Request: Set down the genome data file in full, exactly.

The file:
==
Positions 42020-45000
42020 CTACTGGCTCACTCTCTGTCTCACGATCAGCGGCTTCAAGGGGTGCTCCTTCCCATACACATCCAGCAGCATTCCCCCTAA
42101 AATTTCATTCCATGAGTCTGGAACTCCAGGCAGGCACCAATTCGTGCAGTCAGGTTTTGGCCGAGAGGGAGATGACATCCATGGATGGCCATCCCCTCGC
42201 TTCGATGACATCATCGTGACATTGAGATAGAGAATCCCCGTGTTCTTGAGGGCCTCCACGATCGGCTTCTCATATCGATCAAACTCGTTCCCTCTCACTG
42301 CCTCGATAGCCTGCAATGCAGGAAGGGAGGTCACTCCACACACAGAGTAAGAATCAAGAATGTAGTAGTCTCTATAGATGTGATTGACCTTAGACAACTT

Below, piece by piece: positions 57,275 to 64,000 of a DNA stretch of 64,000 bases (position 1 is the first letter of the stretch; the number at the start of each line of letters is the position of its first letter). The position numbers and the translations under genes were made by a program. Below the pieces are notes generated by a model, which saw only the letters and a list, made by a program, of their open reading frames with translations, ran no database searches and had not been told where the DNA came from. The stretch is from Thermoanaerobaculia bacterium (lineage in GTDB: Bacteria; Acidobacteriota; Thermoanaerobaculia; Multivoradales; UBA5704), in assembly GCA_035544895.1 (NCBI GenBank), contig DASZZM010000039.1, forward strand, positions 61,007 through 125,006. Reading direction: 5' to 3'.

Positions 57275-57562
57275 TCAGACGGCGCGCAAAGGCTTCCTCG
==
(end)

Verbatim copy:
Positions 42020-45000
42020 CTACTGGCTCACTCTCTGTCTCACGATCAGCGGCTTCAAGGGGTGCTCCTTCCCATACACATCCAGCAGCATTCCCCCTAA
42101 AATTTCATTCCATGAGTCTGGAACTCCAGGCAGGCACCAATTCGTGCAGTCAGGTTTTGGCCGAGAGGGAGATGACATCCATGGATGGCCATCCCCTCGC
42201 TTCGATGACATCATCGTGACATTGAGATAGAGAATCCCCGTGTTCTTGAGGGCCTCCACGATCGGCTTCTCATATCGATCAAACTCGTTCCCTCTCACTG
42301 CCTCGATAGCCTGCAATGCAGGAAGGGAGGTCACTCCACACACAGAGTAAGAATCAAGAATGTAGTAGTCTCTATAGATGTGATTGACCTTAGACAACTT

Below, piece by piece: positions 57,275 to 64,000 of a DNA stretch of 64,000 bases (position 1 is the first letter of the stretch; the number at the start of each line of letters is the position of its first letter). The position numbers and the translations under genes were made by a program. Below the pieces are notes generated by a model, which saw only the letters and a list, made by a program, of their open reading frames with translations, ran no database searches and had not been told where the DNA came from. The stretch is from Thermoanaerobaculia bacterium (lineage in GTDB: Bacteria; Acidobacteriota; Thermoanaerobaculia; Multivoradales; UBA5704), in assembly GCA_035544895.1 (NCBI GenBank), contig DASZZM010000039.1, forward strand, positions 61,007 through 125,006. Reading direction: 5' to 3'.

Positions 57275-57562
57275 TCAGACGGCGCGCAAAGGCTTCCTCG